Meeting of cultures in the Black Sea region is recommended not only to those who just want to increase their knowledge about specific Greek communities settling in the Pontic region, but also to everyone interested in themes like the frontier, the periphery, the tension between wilderness and civility, and even in retrieving the material traces of the dynamic development of concepts like Self and Other, i.e. theoretical issues that are highly relevant in the age of globalization.

Eligio Resta, Diritto Vivente (Bari: Editori Laterza, 2008)

The book tackles these two aspects of the living law in seven chapters – entitled respectively “Life”, “Body”, “Technique”, “Archives”, “Truth”, “Trial” and “Time” – and through different paths of analysis, most of which relate to issues that are hotly debated today within academe as well as outside it, e.g. living wills, biological damage, life’s dignity.

The former aspect constitutes a fairly traditional way of thinking about the relationship between life and law. In it, the law is seen as an instrument through which someone’s life disciplines, in the Foucauldian sense, another’s. On the contrary, the latter aspect, i.e. speaking of law’s own life, represents Resta’s original attempt to consider the law as an evolving natural “corpus” – which in classic antiquity was understood as the experiences of a living organism shaped by many different forces – and not as a static “positive” body. This attempt rests upon an intellectual shift from exegesis to hermeneutics, which can only be achieved by a philosophy of praxis that has in the interpretation of the living text its focal point of acting.

Resta’s main references, cited more or less explicitly throughout his book, are some amongst the most important philosophers of the last two centuries: Michel Foucault, Friedrich Nietzsche, Jacques Derrida and Walter Benjamin. Yet these are not the only philosophers to be mentioned in the book.

In the first two chapters, for instance, there appear lengthy reviews of classic thinkers such as Socrates, Plato, and Aristotle, and of their definitions of soma, psychè, nomos, dìkaion, and much else. In this manner, the ancient roots of Western legal and philosophical culture are revealed and investigated.

In the third chapter, the relationship between technique and law is scrutinised as judicial nihilism. On the one hand, “technique” means the human ability to create new possibilities, thus even a post-human model of life. On the other hand, the law is the social request for normative limits that should be applied onto this human ability. In this context, the term “nihilism” means the technique’s potential and will to destroy the existing normative limits imposed by law, so as to extend the technique’s power as much as possible. This ambivalence between technique and law should not be opposed, however. Resta believes the law to benefit from keeping alive this ambivalence within its own corpus, for it spurs creativity and adaptability.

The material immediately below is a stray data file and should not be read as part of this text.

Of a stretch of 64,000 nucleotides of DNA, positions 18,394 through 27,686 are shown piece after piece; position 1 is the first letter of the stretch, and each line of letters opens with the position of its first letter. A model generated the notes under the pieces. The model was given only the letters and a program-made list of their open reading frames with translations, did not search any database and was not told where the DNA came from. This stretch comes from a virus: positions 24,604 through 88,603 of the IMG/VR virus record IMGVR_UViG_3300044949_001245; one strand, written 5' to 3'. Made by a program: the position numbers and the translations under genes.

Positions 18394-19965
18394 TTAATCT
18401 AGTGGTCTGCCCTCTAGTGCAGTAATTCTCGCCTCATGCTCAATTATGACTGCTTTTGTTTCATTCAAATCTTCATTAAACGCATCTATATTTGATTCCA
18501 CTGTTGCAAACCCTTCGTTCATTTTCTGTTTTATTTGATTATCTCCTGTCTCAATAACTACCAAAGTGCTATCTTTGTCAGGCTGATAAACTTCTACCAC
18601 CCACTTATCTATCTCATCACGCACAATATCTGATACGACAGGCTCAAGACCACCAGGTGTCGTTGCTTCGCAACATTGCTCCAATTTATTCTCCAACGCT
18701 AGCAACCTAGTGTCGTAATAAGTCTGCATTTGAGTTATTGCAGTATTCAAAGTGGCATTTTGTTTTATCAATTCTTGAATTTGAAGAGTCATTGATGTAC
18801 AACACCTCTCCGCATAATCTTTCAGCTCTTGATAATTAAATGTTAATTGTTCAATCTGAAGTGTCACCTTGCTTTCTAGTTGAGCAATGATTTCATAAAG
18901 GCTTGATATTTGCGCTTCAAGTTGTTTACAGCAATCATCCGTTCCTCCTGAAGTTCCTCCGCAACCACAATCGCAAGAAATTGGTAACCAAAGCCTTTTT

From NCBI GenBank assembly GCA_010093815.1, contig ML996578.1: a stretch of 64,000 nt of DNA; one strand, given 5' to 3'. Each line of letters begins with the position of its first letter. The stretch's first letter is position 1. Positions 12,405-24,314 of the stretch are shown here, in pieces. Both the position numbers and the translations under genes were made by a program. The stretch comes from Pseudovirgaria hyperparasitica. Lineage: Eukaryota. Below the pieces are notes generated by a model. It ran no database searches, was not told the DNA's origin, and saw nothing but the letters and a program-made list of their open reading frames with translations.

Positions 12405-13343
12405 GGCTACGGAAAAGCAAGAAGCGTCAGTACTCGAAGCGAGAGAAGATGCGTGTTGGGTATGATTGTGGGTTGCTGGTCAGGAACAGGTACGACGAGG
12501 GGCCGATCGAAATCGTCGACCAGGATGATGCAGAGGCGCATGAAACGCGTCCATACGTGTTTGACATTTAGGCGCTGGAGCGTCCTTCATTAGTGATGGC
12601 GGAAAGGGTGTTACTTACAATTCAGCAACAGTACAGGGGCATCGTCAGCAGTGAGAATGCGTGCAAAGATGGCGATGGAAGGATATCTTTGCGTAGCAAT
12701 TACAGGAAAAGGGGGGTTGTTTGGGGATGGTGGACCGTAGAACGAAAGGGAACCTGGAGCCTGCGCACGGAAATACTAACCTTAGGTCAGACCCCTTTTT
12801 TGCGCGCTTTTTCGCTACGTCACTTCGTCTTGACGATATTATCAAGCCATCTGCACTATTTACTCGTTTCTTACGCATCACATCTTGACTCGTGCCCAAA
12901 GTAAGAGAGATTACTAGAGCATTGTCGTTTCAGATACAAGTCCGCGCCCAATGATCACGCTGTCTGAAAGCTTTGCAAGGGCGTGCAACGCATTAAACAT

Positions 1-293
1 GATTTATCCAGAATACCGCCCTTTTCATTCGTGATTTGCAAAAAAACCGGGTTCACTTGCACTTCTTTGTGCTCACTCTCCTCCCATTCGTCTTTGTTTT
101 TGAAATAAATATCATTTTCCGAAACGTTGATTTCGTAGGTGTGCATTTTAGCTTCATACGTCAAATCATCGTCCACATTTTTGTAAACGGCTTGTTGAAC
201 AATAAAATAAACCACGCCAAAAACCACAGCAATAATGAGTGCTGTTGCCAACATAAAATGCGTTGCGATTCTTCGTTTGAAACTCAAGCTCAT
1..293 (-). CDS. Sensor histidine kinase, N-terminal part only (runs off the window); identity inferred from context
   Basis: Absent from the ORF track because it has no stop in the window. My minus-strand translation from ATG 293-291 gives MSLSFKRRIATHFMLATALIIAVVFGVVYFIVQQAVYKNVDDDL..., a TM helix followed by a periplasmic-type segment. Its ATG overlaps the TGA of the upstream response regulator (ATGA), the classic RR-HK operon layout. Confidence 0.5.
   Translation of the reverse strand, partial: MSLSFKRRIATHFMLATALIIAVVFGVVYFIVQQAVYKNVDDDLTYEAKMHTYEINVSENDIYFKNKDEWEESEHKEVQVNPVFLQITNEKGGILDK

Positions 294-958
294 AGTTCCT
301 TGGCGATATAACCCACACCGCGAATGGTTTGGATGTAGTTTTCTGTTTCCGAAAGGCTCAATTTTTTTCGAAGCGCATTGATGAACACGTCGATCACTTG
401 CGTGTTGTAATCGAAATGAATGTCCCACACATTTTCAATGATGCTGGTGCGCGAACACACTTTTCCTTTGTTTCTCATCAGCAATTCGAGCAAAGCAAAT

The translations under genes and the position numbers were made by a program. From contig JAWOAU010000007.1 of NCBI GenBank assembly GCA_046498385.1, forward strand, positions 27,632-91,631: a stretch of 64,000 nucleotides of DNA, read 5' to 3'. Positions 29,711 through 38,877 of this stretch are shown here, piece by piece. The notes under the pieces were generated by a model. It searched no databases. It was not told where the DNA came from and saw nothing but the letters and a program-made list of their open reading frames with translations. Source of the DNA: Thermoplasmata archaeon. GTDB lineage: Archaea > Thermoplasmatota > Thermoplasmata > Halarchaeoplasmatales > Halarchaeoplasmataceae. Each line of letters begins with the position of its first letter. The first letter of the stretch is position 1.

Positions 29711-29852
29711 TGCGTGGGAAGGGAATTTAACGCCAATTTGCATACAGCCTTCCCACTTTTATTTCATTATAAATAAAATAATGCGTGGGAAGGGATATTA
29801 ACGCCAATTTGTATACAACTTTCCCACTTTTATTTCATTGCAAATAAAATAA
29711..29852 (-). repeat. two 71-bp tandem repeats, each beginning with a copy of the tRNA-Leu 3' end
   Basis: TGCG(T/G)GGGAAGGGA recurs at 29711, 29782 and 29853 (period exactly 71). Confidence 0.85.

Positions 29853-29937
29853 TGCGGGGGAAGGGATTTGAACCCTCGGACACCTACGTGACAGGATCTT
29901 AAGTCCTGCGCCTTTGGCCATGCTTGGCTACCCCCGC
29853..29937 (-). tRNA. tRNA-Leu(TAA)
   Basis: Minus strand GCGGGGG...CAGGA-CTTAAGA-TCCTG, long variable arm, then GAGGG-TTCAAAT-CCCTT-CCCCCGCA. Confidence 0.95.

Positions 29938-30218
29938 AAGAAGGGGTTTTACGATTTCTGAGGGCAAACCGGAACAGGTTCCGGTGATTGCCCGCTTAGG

In the fourth chapter this comparison is scrutinised further, starting with the analysis of modern archive technologies, first of all information technologies. Even if they do enable life and law to express in new ways, information technologies also try to gain power to the detriment of life’s and law’s traditional expressions and regulatory functions. The ambivalence between technique and law thus persists.

The fifth chapter explains how the notion of truth is not the consequence of the principle of non-contradiction, but is a process-generated result bound to a specific context, that is to say, a truth that is conventional, conditional, and that implicates the passage from “truth” to “charity”: we do not agree when we find the truth, but we find the truth when we agree.

In the sixth and seventh chapters Resta writes about the history of modern legal life, e.g. the history of trials, and how life’s time and law’s time are continuously out of sync. Thus, the living law regulates time being regulated itself by life’s needs; whilst life’s exceptions, the most important of which being war, threaten to reduce the law to a particular form of conflict, thus turning it from being that which aims to preserve life into something that kills life. This way, the book closes with a warning about the “rectilinearity” of progress, which will not save humanity from violence, and with a call to take seriously Plato’s notion of law as phàrmakon, i.e. as poison and antidote at the same time.

I genuinely commend and recommend this book, as well as Resta’s work in general. Living Law deals with a very difficult subject, across diverse disciplines and technical jargons, and in so doing it links important authors from different ages and different areas of inquiry, offering infra alia highly original and insightful comments, also with regard to concrete contemporary issues.